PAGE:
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This training module introduces watershed ecology. Understanding watershed structure and natural processes is crucial to grasping how human activities can degrade or improve the condition of a watershed, including its water quality, its fish and wildlife, its forests and other vegetation, and the quality of community life for people who live there. Knowing these watershed structural and functional characteristics and how people can affect them sets the stage for effective watershed management. After completing this training, the participant should know the basic biotic and abiotic components of watersheds, the basic natural processes and interrelationships occurring in watersheds, and how watershed structure and functions may vary in time and space. Some background in the life sciences is helpful for comprehending this material, but not required.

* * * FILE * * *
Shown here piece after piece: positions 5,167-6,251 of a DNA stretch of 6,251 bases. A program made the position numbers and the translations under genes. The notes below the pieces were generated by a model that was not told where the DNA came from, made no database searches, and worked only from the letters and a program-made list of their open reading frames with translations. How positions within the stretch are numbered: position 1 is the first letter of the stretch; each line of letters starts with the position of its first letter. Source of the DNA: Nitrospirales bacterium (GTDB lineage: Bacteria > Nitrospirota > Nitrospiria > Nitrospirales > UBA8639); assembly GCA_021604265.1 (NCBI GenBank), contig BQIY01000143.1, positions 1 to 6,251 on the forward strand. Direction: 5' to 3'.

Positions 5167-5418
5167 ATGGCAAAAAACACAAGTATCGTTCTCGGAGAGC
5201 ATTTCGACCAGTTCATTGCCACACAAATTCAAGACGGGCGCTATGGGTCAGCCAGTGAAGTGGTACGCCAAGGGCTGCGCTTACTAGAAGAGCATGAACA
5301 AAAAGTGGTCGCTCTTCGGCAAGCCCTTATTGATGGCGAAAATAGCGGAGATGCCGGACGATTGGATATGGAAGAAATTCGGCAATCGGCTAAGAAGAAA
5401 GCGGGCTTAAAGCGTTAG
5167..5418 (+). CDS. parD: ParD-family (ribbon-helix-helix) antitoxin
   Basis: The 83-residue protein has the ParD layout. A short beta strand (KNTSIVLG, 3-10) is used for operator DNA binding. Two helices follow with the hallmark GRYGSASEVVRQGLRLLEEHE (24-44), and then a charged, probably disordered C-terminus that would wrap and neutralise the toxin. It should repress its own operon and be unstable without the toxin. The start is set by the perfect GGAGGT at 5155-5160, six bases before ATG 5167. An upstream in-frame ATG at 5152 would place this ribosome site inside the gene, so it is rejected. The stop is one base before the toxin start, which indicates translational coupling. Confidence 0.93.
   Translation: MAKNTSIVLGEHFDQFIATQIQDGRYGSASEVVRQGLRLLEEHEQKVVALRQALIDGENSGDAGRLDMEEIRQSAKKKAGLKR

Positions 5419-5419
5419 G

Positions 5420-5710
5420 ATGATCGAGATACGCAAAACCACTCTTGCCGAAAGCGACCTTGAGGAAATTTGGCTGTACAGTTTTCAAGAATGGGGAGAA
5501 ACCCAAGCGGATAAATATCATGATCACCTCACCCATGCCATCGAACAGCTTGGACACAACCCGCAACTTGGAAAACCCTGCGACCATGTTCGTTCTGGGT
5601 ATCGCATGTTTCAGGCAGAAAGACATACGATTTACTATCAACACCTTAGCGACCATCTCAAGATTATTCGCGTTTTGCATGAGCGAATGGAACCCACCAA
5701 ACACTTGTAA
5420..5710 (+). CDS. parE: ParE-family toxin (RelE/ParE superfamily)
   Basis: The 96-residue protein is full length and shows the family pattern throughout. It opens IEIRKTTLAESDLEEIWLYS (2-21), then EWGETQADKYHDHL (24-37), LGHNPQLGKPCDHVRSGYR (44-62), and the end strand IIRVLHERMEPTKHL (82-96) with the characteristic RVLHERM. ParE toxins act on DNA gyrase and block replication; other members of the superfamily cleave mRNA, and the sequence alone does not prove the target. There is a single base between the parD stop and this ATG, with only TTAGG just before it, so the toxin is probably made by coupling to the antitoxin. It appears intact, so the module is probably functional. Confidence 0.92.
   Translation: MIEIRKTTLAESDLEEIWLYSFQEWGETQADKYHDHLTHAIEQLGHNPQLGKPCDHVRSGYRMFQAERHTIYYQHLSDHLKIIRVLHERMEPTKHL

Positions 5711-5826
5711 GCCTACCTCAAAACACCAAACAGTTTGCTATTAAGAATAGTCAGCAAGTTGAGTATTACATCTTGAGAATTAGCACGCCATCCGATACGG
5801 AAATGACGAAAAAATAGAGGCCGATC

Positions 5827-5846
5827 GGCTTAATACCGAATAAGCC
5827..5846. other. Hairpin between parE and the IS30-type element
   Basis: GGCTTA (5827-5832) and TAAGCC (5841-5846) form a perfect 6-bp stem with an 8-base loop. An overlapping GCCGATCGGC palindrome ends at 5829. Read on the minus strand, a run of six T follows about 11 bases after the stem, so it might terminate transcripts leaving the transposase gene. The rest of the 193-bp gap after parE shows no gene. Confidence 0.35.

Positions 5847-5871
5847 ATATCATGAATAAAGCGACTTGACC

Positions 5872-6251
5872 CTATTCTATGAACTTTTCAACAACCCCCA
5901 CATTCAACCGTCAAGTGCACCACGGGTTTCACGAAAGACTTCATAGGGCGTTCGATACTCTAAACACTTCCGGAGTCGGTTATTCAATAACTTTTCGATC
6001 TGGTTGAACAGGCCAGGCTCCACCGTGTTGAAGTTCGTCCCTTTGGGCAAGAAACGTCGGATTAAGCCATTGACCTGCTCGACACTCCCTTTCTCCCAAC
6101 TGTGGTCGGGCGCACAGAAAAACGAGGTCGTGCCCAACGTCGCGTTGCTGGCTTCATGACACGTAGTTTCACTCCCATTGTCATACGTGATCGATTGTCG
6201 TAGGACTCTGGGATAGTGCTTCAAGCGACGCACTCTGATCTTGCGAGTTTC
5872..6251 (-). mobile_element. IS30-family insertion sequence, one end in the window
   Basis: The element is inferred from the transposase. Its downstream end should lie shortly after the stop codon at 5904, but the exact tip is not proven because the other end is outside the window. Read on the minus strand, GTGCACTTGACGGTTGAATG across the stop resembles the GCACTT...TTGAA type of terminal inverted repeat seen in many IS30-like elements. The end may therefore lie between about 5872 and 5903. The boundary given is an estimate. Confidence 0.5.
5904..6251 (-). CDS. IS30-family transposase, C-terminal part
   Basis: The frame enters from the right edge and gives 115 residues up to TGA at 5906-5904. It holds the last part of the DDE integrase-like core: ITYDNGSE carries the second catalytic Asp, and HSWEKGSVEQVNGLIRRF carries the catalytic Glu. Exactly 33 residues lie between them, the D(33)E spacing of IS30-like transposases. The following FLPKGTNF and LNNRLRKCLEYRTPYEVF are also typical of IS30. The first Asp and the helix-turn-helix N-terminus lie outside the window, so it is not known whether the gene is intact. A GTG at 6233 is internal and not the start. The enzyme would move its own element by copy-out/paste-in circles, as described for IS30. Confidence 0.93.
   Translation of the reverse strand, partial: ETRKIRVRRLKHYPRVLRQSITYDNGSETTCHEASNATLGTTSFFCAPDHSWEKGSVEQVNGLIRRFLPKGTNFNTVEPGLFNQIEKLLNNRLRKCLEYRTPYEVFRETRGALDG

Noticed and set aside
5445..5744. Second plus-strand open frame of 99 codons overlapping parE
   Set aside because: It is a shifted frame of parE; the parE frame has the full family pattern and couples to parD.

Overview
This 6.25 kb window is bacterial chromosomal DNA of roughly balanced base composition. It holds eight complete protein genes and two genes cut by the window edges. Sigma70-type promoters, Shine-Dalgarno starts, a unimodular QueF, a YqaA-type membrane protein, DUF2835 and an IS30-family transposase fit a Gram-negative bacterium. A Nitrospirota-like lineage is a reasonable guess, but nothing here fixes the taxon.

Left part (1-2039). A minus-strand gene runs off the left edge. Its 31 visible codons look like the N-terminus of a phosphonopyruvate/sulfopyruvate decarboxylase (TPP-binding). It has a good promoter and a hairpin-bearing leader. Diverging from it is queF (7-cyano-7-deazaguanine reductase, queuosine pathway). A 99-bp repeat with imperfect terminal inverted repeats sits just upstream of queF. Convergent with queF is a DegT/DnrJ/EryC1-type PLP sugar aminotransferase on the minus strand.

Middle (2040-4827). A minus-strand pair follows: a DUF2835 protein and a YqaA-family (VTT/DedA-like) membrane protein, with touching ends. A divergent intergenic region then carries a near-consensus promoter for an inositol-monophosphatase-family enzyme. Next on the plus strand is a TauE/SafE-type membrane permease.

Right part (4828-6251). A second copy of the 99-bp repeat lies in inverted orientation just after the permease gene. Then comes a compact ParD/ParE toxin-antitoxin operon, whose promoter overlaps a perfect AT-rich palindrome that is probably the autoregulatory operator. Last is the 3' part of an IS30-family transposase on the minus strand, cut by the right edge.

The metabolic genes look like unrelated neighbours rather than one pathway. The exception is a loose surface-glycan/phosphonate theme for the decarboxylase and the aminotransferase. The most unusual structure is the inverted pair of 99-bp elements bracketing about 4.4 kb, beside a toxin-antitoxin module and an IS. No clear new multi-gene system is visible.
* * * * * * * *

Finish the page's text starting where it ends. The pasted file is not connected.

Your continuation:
The aims of this unit are to: 1. Introduce terms and concepts associated with watershed ecology. 2. Describe typical watershed structure and how watersheds work, at different geographic scales and through time. 3. Provide related examples of contemporary issues in watershed ecology.

Watershed. An area of land that drains water, sediment and dissolved materials to a common receiving body or outlet. The term is not restricted to surface water runoff and includes interactions with subsurface water. Watersheds vary from the largest river basins to just acres or less in size. Watershed Ecology. The study of watersheds as ecosystems, primarily the analysis of interacting biotic and abiotic components within a watershed’s boundaries. Ecosystem. A functioning natural unit with interacting biotic and abiotic components in a system whose boundaries are determined by the cycles and flux of energy, materials and organisms. It is valid to describe different ecosystems with different, overlapping sets of boundaries in the same geographic area (e.g. forest ecosystems, watershed ecosystems and wetland ecosystems).